Did you do your own website? What software are you using on it?
Monty: I did the HTML and CSS myself, and I'm using a modified version of an open-source CMS.
Did you read comics as a kid? Which ones? What are your influences from comics today?
Monty: When I was a kid, comics were a quarter. It's impossible to say that without sounding like Grampa Simpson talking about how he used to wear an onion on his belt, because that was the style at the time. But they were–they were a quarter, and there wasn't even anything else you could do with quarters, because video games hadn't been invented yet. You kids get off my lawn.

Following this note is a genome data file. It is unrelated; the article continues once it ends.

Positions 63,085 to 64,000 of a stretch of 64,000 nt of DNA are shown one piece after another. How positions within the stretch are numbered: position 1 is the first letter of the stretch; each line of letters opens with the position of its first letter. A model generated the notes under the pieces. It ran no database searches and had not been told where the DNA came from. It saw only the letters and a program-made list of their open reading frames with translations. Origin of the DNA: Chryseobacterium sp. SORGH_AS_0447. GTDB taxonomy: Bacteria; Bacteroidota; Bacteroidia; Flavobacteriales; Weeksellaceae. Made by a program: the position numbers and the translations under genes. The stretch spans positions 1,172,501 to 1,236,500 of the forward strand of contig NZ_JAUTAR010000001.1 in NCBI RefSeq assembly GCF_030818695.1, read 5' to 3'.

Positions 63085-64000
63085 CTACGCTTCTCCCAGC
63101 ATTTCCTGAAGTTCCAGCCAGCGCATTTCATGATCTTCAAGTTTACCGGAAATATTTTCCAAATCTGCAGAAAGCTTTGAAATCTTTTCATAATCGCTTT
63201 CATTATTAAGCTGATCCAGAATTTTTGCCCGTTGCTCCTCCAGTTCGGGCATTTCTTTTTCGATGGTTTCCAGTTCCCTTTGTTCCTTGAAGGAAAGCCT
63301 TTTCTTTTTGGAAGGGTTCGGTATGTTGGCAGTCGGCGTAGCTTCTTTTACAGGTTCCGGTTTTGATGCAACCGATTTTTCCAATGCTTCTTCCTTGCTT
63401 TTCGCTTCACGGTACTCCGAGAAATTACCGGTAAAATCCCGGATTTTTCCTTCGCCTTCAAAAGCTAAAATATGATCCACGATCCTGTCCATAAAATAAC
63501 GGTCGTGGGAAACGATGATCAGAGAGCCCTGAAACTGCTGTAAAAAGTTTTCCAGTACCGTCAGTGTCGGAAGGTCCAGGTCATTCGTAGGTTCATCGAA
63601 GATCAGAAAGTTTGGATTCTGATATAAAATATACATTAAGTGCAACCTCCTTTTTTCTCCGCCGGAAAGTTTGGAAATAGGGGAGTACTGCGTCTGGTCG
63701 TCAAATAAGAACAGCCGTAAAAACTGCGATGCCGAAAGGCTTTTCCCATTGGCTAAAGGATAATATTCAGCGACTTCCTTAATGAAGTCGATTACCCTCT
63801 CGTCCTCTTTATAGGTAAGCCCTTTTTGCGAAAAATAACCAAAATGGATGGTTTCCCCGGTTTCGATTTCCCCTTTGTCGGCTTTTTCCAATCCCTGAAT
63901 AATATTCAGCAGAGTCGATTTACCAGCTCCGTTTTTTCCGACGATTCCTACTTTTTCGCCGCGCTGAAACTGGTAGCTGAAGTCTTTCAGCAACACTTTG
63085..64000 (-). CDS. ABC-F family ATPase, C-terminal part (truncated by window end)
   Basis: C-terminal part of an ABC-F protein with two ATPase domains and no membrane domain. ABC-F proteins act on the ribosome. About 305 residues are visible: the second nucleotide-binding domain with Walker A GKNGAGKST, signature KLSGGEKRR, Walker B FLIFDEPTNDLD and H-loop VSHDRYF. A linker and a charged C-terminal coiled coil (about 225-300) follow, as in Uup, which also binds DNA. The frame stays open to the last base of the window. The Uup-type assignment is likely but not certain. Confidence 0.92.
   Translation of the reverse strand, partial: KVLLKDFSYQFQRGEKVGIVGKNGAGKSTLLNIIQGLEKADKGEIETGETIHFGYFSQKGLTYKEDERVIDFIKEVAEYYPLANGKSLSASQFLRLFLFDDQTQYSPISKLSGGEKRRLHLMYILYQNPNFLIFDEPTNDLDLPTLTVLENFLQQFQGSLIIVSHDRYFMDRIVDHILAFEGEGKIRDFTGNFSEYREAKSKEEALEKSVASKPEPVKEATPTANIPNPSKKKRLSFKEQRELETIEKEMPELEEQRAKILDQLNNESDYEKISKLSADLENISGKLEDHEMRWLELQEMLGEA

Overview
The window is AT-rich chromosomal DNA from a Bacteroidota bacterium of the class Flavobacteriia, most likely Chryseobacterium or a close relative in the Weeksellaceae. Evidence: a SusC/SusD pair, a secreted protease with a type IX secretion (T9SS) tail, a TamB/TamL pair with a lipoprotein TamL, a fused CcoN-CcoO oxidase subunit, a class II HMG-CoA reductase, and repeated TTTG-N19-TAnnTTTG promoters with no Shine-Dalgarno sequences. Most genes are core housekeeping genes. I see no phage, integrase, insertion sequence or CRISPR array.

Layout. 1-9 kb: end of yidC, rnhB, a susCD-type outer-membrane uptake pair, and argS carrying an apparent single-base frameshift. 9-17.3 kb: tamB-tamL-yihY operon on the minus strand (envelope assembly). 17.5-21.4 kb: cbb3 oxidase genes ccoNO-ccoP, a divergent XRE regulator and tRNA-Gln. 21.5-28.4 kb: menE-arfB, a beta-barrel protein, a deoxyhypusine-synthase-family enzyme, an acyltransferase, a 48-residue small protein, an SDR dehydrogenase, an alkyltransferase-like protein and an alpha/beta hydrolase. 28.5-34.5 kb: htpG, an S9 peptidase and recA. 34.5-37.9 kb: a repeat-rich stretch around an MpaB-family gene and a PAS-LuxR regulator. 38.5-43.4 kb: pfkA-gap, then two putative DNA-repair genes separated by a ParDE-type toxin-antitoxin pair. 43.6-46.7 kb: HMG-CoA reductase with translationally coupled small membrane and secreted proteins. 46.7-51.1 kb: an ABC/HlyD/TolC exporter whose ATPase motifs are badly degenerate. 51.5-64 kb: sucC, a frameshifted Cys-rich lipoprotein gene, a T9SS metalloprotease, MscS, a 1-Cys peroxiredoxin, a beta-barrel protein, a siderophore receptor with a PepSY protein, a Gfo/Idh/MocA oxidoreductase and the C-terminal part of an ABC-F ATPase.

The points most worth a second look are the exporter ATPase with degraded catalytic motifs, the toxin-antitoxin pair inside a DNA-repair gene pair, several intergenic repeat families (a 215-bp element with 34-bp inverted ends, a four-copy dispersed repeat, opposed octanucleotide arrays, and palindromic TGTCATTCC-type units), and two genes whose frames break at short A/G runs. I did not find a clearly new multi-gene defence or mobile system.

Anyway, I read stacks and stacks of Peanuts paperbacks, and boxes and boxes of 70's superhero comics. I liked some obvious stuff like The Fantastic Four, Spider-Man, and The Hulk, and some fringier stuff like Kamandi, The Eternals, Devil Dinosaur… I wish I could say, as an adult, that my tastes have become mature and sophisticated, but in my heart I really just want to see The Good Guys beat the crap out of The Bad Guys. Nextwave was right about on my level, and I'm a big Hellboy fan, too. I loved Bloom County and Calvin and Hobbes when they were in the paper, but I haven't read them in years — I avoid seeing them, because they're so close in some ways to what I try to do. I think those two strips have a worthy spiritual successor in Cul de Sac, a strip I've only somewhat recently discovered. And Ernie Pook's Comeek is heart-breaking, and Jim Woodring's Frank is mind-blowing… I could go on.